Supreme Court leaves intact jury verdicts against big tobacco
By Lawrence Hurley
WASHINGTON (Reuters) – The U.S. Supreme Court on Monday declined to hear a series of appeals filed mainly by R.J. Reynolds Tobacco Co seeking to overturn Florida court rulings worth more than $70 million in favor of customers who sued over injuries associated with smoking.
By turning away the cases, the high court left intact the rulings against R.J. Reynolds, part of Reynolds American Inc, and one against Lorillard Inc. The individual verdicts vary in size from a few thousand dollars to more than $25 million. The high court had before Monday already turned away several similar tobacco company appeals from Florida.
The cases are among thousands that arose from a class action filed in 1994 against major tobacco companies. The class action group consisted of all Florida residents who said they or family members had been killed or injured as a result of tobacco-related medical conditions by 1996. In 2000, a jury awarded the plaintiffs $145 billion in damages.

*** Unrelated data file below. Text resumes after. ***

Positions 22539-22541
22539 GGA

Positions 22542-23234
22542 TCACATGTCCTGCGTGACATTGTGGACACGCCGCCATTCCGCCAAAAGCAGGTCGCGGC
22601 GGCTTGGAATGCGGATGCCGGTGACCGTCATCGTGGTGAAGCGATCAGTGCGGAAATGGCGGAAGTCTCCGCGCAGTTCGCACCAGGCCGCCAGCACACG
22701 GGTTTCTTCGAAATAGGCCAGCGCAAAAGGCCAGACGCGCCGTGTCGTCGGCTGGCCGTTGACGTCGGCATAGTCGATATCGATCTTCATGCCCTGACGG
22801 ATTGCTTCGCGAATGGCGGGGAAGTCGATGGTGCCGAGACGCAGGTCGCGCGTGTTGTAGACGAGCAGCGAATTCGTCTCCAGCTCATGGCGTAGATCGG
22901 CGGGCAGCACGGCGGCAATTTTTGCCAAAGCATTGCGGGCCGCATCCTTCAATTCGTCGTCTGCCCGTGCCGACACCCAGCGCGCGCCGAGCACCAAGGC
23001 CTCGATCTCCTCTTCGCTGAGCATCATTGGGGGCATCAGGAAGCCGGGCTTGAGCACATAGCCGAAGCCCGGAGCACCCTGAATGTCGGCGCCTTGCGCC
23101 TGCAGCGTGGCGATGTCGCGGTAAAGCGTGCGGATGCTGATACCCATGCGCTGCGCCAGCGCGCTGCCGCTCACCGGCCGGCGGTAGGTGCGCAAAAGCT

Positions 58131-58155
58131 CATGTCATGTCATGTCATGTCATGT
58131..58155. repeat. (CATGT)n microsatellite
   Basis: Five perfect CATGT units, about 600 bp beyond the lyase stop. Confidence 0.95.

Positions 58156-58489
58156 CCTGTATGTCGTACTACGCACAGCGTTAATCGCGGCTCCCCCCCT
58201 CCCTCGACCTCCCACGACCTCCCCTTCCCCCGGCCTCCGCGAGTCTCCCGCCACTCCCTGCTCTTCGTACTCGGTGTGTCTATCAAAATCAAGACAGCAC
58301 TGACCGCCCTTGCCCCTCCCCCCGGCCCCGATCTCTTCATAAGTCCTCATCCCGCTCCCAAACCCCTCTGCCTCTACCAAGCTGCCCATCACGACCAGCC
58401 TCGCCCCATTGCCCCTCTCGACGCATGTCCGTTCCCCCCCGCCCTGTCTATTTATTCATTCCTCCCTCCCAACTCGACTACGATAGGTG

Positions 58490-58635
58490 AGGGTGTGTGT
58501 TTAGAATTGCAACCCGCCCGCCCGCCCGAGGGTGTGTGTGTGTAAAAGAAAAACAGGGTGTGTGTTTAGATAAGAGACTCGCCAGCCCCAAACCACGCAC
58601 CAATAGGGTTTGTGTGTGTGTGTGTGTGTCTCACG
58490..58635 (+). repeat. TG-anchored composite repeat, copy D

The Florida Supreme Court in 2006 overturned the $145 billion award and ruled that plaintiffs had too many individual issues to proceed as a class. However, the court said that plaintiffs could bring individual lawsuits based on findings from earlier in the litigation that nicotine is addictive and that tobacco use can cause a variety of diseases, including cancer.
That ruling prompted thousands of individual lawsuits from smokers and their family members in Florida’s state and federal courts against major tobacco companies.
In October 2013, Vector Group Ltd’s Liggett Group announced it would pay $110 million to settle the claims it faced in Florida.
(Reporting by Lawrence Hurley; Additional reporting by Jessica Dye; Editing by Howard Goller and Tom Brown)